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The protracted humanitarian protection crisis in occupied Palestinian territory has had a devastating impact on the well-being, physical security and future of girls and boys. Restrictions and conflict-related violence have left children with a deep sense of insecurity for their future, while family coping mechanisms and community resilience are weakened by the closure regime, conflict and deprivation.
Articles, statements and press releases
During the first two months of 2018, the Israeli authorities demolished or seized a total of 70 Palestinian-owned structures across the West Bank. On average, this is the same number of monthly demolitions recorded in 2017 (35), and around one-third of figures recorded in 2016 (91). Around 30 per cent of the structures targeted in 2018 were residential and 81 people were displaced. The remainder were livelihood-related or public structures, including two school classrooms. An assessment by humanitarian actors of the education sector indicates that 44 Palestinian schools in the West Bank, including East Jerusalem, are at risk of full or partial demolition or seizure due to the lack of an Israeli-issued building permit.
I am deeply concerned by the Israeli authorities’ demolition this morning of two donor-funded classrooms (3rd and 4th grade), serving 26 Palestinian school children in the Bedouin and refugee community of Abu Nuwar, located in Area C on the outskirts of Jerusalem. The demolition was carried out on grounds of lack of Israeli-issued permits, which are nearly impossible to obtain.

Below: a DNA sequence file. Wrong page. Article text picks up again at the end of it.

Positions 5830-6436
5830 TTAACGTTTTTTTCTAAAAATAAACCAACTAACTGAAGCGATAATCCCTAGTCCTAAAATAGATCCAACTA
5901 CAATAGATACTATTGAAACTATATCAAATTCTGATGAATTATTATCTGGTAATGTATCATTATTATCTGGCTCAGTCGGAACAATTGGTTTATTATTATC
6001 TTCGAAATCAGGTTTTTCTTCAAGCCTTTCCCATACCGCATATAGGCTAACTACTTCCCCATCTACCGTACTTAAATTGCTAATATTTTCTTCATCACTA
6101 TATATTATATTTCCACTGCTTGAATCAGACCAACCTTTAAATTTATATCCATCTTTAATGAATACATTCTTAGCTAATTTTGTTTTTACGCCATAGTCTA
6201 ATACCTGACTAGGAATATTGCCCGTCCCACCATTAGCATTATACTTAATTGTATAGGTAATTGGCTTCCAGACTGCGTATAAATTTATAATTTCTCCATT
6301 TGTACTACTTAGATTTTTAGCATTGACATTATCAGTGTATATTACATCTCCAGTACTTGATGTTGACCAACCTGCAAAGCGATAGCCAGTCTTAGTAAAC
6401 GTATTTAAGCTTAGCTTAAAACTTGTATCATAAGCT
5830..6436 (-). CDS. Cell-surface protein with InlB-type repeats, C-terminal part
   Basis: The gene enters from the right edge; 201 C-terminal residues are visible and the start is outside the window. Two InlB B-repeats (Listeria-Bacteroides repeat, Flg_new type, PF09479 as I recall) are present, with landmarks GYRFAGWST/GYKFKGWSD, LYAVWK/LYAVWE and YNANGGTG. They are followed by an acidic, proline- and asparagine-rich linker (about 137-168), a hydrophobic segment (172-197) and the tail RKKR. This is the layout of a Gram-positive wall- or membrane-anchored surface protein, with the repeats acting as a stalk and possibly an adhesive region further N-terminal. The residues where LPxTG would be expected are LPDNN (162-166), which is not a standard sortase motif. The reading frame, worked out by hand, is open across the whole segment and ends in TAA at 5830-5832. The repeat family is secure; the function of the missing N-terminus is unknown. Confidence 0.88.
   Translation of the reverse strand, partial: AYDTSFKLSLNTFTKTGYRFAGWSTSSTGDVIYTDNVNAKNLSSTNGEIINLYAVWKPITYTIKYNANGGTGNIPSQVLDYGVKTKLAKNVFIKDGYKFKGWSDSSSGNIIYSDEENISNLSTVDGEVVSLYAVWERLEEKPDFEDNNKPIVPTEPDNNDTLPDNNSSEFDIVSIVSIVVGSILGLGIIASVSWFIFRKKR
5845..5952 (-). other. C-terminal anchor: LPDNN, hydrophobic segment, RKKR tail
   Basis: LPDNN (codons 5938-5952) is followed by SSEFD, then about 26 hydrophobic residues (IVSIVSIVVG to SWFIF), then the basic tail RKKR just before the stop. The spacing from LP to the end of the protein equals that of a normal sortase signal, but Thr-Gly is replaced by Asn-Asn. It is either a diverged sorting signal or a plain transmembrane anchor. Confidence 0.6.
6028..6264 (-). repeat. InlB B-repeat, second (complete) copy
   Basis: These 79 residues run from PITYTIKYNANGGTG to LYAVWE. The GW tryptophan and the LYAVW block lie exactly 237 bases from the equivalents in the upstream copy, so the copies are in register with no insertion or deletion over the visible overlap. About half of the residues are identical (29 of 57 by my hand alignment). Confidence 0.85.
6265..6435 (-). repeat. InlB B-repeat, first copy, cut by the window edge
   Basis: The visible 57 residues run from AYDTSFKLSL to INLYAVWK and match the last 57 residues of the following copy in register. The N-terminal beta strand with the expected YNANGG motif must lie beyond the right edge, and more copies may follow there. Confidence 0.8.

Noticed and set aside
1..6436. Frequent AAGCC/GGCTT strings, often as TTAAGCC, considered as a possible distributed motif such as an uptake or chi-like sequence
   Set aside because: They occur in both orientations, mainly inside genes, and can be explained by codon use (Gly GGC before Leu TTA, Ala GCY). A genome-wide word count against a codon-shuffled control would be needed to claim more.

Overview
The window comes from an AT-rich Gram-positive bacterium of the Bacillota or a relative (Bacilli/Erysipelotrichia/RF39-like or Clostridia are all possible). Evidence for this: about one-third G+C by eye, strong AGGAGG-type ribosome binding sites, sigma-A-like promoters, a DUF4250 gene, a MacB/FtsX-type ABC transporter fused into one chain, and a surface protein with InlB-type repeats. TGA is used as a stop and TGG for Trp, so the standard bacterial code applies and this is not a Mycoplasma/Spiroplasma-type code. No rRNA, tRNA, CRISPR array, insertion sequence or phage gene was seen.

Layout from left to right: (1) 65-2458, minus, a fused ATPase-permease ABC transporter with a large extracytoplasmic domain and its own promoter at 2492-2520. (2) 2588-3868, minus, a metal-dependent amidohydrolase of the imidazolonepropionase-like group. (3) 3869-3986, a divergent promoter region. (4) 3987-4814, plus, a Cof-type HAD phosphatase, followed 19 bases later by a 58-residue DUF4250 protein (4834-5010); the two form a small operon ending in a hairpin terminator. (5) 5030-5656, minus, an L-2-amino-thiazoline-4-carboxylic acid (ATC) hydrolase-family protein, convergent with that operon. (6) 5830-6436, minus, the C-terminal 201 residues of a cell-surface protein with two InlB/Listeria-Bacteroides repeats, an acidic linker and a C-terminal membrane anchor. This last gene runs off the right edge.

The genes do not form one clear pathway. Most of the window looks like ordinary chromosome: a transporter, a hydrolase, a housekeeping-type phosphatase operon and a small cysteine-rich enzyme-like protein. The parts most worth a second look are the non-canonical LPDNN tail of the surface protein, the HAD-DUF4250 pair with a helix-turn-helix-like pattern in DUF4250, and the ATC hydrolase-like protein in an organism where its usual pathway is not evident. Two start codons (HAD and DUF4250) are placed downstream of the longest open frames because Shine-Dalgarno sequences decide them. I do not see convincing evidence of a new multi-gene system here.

People with disabilities and special needs have been disproportionately affected by the deterioration in living conditions in the Gaza Strip since March 2017. This situation is driven by a worsening energy crisis, which has resulted in outages of 18-20 hours a day, and an exacerbation of the salary crisis in the public sector, both of which are linked to an escalation in internal Palestinian divisions.1 In the midst of this crisis, Gaza’s unemployment rate reached 44 per cent in the second quarter of 2017 (April-June), up from 41.1 per cent in the previous quarter and 41.7 per cent in the same period of 2016.
A new fence installed by the Israeli authorities around two Palestinian neighbourhoods in the Israeli-controlled area of Hebron city (H2), As Salaymeh and Gheith, further separates up to 1,800 Palestinians from the rest of the city. This is in addition to the recent reinforcement (including the installment of turnstiles) of two pre-existing checkpoints controlling access to the area where the new fence was installed. These developments disrupt the livelihoods and family life of Palestinians living in the two neighbourhoods and limit access to basic services like health and education.
For the past three years, approximately 700 Palestinian children in East Jerusalem have been detained by Israeli forces every year, usually on charges of stone-throwing and, more recently, incitement to violence in social media. Some of these cases have triggered allegations of abuses during the arrest, transfer and/or interrogation. Also of concern are recent changes to Israeli legislation that allow harsher prison sentences for children convicted of crimes such as stone-throwing, including children as young as 12 who start serving their sentences when they turn 14. Some Palestinian children convicted or awaiting trial have been placed under house arrest. Although preferable than imprisonment for children, this puts additional strain on the families affected.
An article contributed by UNICEF: The 51-day conflict in the Gaza Strip and Israel in the summer of 2014 had a devastating impact on children. At least 551 Palestinian children and four Israeli children were killed; 2,956 Palestinian children and 22 Israeli children were reportedly injured.